23 July 2011
Even the day before the end, we still could have one change, presuming nothing bad happens. We can watch the parade into Paris with a bit of attention to the intermediate sprint and the ride around the Champs with the hope that no one falls off. If it all goes as expected the final jersey, the green one, will be settled. It would be a huge surprise if it were not Cav who wins it.
The holder of the white jersey preserved it with a fine time trial. Andy Schleck, the holder of the yellow jersey did a pretty bad TT, and Evans did a brilliant one. So he wins the Tour. I am pleased. Don't quite know why I went off both Schlecks, but I certainly have. They seem like very talented, extremely fit, slightly flawed, child-like, strategically rigid, whining rich kids. In spite of his not conventionally lovely looks, squeaky voice, and terrible French, I like him. Especially the “him” that has begun to appear over the last two years. He has a bit of depth, the Schlecks seem shallow.
Lets look at the TT. A few less obvious things. Pierre Rolland should have been beaten by Rein Taaramae, who should now have the white jersey. And Pierre WAS beaten. But only by 47 seconds, and Rein failed to win the jersey. So Pierre, after his win yesterday on the Alpe, has kept the white jersey. A minor triumph for a very good time trial under pressure. And a nice little cherry on the cake of the French Continental (second division) team Europcar. There is no doubt that Rolland is going to become another young chou-chou of the French. But it also looks like he might be able to take a step up from being one of the “new hopes”, and become a new “core rider” for the French. He did very well, as he is not a rouleur, not a specialist in the TT.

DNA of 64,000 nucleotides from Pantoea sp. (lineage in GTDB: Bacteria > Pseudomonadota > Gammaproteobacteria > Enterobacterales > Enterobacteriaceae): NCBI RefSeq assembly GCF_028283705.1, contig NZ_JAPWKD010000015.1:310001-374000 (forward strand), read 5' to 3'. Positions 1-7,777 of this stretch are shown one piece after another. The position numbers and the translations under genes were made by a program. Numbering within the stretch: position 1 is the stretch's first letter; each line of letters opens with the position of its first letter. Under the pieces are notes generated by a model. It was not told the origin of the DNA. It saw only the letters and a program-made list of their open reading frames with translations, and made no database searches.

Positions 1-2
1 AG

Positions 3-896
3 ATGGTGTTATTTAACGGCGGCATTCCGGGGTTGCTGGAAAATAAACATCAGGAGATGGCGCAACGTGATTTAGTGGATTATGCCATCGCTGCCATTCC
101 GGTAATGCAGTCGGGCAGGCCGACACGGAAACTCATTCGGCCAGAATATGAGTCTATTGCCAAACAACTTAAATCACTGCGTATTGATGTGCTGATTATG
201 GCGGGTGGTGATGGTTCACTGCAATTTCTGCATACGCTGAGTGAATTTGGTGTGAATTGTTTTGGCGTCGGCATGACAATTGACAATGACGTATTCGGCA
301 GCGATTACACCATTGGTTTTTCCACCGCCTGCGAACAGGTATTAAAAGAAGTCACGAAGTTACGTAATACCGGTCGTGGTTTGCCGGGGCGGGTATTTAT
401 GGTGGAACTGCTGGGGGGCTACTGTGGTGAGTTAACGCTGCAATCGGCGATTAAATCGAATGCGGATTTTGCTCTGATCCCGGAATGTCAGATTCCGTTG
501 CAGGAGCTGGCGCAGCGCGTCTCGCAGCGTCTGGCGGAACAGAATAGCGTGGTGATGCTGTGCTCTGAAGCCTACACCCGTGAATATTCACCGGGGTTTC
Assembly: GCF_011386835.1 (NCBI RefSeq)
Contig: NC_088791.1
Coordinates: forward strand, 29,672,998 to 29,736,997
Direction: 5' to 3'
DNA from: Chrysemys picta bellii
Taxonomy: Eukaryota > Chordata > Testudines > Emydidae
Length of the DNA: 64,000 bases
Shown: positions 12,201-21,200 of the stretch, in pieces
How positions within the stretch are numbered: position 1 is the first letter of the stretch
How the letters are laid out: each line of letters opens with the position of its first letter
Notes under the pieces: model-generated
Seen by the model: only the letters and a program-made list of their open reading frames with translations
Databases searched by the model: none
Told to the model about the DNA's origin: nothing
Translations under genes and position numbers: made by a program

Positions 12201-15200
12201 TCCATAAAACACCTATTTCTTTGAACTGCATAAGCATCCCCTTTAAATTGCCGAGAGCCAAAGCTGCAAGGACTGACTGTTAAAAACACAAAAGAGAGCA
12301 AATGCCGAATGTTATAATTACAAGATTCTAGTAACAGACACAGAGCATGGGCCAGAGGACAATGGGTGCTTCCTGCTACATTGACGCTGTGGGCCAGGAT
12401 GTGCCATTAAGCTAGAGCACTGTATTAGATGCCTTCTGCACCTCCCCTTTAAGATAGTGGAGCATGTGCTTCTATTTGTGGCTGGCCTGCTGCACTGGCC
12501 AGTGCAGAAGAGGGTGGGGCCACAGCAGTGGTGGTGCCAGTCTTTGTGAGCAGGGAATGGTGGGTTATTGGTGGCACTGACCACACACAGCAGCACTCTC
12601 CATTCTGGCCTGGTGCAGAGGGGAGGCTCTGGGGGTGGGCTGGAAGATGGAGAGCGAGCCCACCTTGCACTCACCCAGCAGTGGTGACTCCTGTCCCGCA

For me the biggest surprise of all is the fourth place of Thomas De Gendt, from the second division Vacansoleil team. I had no idea whatever that he could time trial (not that I know anywhere near everything, although I did know he likes long escapes), much less beat everyone in the peloton except Martin, Evans and Contador. He beat Porte (another youngish guy who is known as a good TTer), Peraud (former French TT champion), Sanchez, Cancellara, Danielson, EBH, Millar and so forth. I will look for an explanation. The poor showing of Cancellara shows he is unwell or knackered. I wonder when was the last time trial, in any race, where he was beaten by seven guys. Millar, normally an excellent TT rider, finished nearly four minutes behind. Beaten by Cunego! I have to remember that for many of these guys there is no obvious point in trying hard when they nothing to gain. But the case of Millar also requires explanation, as he usually is in the top ranks. You'd think he would ride well just for pride. Or to help his team win the team competition. When is the last time Millar finished 32nd, nearly four minutes off the pace.